My attraction to Shiva Ahmadi’s Tower (2017) was immediate, but it is a challenging work in both its content and execution. In discussing it, I find it helpful to speak in terms of dualities: seduction and repulsion, translucency and opacity, chaos and control, background and foreground. Ahmadi has done this herself in quotations like the one above.
Rachel Federman's blog
In early 2018, I received the welcome news that UCLA Library Special Collections would consider lending drawings by Rick Barton to an exhibition at the Morgan. Moreover, more than 600 drawings that had not been located at the time of my visit were now available to view. My next opportunity to travel to Los Angeles would not arrive until October of that year. But in the interim, I made a number of crucial discoveries.
Two years ago, the Morgan added to its collections a group of eleven drawings acquired from the Souls Grown Deep Foundation, whose mission is to preserve and disseminate the work of vernacular African-American artists from the Southeastern United States.
In the early days of 2018, I arrived in Los Angeles with appointments to see Henry Evans’s Peregrine Press papers at the Clark Memorial Library and a cache of over 700 drawings by Rick Barton at UCLA Library Special Collections. Although I had been assured that the drawings would be available, I worried that something might go wrong or that the drawings would not have been worth the trip.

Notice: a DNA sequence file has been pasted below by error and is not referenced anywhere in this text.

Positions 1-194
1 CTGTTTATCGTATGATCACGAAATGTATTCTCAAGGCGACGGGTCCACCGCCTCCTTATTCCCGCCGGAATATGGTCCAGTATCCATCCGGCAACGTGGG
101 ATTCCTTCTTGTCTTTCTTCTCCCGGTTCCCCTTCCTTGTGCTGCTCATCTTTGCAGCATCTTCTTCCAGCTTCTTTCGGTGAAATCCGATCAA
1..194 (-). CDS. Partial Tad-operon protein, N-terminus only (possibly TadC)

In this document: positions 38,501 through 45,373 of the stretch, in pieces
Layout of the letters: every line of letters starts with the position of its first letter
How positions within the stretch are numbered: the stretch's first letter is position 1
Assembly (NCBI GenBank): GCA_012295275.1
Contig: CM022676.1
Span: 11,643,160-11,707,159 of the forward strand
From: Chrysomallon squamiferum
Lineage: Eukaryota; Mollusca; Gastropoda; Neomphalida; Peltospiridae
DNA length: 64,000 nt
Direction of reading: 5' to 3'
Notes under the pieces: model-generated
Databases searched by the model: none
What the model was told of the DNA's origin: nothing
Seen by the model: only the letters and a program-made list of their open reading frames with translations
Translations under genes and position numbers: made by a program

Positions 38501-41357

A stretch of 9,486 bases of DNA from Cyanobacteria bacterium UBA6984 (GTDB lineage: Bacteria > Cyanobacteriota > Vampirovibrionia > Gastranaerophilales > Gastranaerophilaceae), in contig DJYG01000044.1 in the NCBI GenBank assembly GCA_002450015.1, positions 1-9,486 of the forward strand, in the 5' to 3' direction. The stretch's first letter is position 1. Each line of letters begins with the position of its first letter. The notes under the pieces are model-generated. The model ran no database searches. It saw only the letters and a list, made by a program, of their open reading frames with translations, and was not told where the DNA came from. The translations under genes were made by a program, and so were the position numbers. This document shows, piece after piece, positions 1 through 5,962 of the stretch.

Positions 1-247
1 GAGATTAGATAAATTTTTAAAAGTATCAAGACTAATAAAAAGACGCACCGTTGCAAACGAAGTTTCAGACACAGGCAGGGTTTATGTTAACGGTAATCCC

At the end of the first installment of this series on an exhibition in progress, I had discovered, to my horror, that the most robust source available on the subject of an obscure artist named Rick Barton—an essay by Dave Archer (née David Nelson)—had been removed from the Internet.
Exhibitions are often multiyear projects. With a monographic exhibition—one that focuses on a single artist—the subject, even when not alive, can come to feel like a significant presence in the life of a curator. As someone who has focused on artists who came to prominence in the second half of the increasingly historical twentieth century, I have been fortunate to “get to know” some of the late artists I have worked on, not only through research in libraries and archives, but also through conversations with the artists’ family, friends, and acquaintances.
In this unwelcome new age of social distance and self-isolation, when many of us hardly venture beyond the thresholds of our homes, I find myself thinking about Nellie Mae Rowe’s “playhouse.”